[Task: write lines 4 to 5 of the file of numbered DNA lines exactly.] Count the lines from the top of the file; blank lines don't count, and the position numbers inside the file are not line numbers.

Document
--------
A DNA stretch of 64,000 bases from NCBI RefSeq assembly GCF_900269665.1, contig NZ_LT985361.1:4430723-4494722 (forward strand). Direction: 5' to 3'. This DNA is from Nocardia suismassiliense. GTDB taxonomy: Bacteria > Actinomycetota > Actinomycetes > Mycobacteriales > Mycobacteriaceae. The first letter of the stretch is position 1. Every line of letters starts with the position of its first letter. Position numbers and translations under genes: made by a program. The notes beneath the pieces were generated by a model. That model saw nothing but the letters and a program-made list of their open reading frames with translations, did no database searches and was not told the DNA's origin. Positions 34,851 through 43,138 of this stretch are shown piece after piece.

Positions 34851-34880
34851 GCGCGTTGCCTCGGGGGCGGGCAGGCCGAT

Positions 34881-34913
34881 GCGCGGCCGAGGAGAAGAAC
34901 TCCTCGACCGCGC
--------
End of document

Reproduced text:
Positions 34881-34913
34881 GCGCGGCCGAGGAGAAGAAC